Tuesday is open
Looks like I am cancelled for Tuesday, which also seems like it might be the best weather window of the week.
Well, we went fishing today, it was the kind of day where if you went and did well, everyone would think you were a genius, if you did shitty, no one would be surprised.
So, we surprised no one, but had fun, saw a fair number of fish get caught by gear guys, and contemplated how many we would have caught if the water was just say, a foot lower.
I got cancelled for tomorrow, took Sunday off to cut a Christmas tree with the family, and Monday is my stay at home dad day so no fishing for a bit. I prefer to have my time off when the river is out, but the sad truth is from time to time people have fun without me.
Everyone gets lots of great new ideas on the river, when you take time to test them it turns out that none of them are new, and very few are great. But every once in a while, if you spend enough time at it, something pans out, like this.
Sometime this winter, when there is a fair mount of color in the river, and you are board of hucking a compact skagit with 12 feet of T-14 half way across the river maybe try this.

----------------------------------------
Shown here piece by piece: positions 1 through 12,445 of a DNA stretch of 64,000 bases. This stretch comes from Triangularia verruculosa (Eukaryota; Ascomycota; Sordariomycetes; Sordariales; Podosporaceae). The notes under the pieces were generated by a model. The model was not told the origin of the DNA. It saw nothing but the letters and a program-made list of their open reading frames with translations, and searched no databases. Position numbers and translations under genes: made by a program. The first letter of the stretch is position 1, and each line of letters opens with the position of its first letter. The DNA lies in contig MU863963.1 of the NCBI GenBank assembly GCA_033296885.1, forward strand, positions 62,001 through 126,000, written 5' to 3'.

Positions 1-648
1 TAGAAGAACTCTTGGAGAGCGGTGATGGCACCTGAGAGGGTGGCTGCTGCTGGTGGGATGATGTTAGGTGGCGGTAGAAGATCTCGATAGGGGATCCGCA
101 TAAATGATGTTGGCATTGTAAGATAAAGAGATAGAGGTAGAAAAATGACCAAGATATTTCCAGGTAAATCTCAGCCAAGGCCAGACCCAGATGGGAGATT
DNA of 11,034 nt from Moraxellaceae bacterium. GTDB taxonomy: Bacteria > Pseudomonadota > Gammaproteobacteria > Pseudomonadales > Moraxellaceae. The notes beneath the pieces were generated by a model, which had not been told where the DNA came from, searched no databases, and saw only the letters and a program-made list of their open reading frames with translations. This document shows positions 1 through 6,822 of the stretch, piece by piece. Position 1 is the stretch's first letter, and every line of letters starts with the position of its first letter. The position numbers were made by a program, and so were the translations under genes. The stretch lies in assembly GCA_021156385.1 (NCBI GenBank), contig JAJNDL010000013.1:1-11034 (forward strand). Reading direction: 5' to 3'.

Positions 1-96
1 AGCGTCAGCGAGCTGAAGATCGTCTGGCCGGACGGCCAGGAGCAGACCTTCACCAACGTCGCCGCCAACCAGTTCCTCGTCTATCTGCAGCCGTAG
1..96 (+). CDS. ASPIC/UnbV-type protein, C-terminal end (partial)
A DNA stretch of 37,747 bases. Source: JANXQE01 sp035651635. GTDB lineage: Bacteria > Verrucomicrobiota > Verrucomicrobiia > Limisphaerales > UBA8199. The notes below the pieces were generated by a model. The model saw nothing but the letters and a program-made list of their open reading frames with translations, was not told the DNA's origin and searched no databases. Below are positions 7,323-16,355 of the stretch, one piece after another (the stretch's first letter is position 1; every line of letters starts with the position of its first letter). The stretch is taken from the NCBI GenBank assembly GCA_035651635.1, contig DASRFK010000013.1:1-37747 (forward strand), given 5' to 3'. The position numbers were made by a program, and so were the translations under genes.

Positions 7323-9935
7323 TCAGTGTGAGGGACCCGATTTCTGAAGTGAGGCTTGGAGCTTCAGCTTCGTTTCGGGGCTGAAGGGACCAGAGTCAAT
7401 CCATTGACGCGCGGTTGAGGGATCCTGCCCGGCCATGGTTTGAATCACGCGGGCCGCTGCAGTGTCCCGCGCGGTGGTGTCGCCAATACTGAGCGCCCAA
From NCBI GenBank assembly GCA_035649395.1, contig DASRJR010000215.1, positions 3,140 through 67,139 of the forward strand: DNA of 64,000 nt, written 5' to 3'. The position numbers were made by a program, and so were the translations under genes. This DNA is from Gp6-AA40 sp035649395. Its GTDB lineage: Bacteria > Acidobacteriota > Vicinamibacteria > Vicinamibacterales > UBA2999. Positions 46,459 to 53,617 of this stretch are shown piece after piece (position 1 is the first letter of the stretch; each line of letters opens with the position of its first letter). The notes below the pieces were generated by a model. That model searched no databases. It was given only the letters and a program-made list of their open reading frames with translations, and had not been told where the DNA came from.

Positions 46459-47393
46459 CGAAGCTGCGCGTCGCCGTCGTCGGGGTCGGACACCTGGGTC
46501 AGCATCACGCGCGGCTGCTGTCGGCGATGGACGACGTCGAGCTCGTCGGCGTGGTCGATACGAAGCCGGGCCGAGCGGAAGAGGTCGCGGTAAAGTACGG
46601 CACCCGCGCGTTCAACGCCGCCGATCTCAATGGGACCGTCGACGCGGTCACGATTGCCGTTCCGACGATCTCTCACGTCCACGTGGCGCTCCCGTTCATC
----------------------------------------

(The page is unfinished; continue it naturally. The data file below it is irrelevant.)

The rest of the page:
Load up a little scandie line on a decent 6 weight, loop on a sinking poly leader, and tie a #6 Allies shrimp, a muddler, a little unweighted egg sucker, or something else real small and light, and start making very short casts to all the weird shallow soft, sticky, messy little spots. Your looking for the kind of spots that are maybe big enough to hold a steelhead, but aren’t as big as a standard winter sink tip is long.Let the fly swing a bit, dead drift a bit, strip it a bit, and try to catch every white fish and trout in the river. Note; If you are not catching white fish and trout, you are not doing it right.
One of the first and mostest reasons you are probably not catching the “little fish” is that you are casting too far. These little guys bite lightly, (as you know from days on the trout stream). A long line does not transmit that tiny little peck back to your cold old hands very well, so keep it close, say 25 ft max.
If you get good at this, and really start catching whitefish and trout, you will notice something interesting, that is that you also start catching a lot of steelhead.
The reason for this is that they are all fish, and at a certain level, they all like to live in similar places and eat similar things. It is a different way to fish, and you will quickly notice that you are fishing water no one else wants, and even when you aren’t catching steelhead, you are getting lots of bites and at least catching something.
Interestingly enough, trout seem to be detested by some winter steelhead anglers almost as much as whitefish are detested by some Colorado trout anglers. I love them both, because they are fish, and in my world that makes them cool.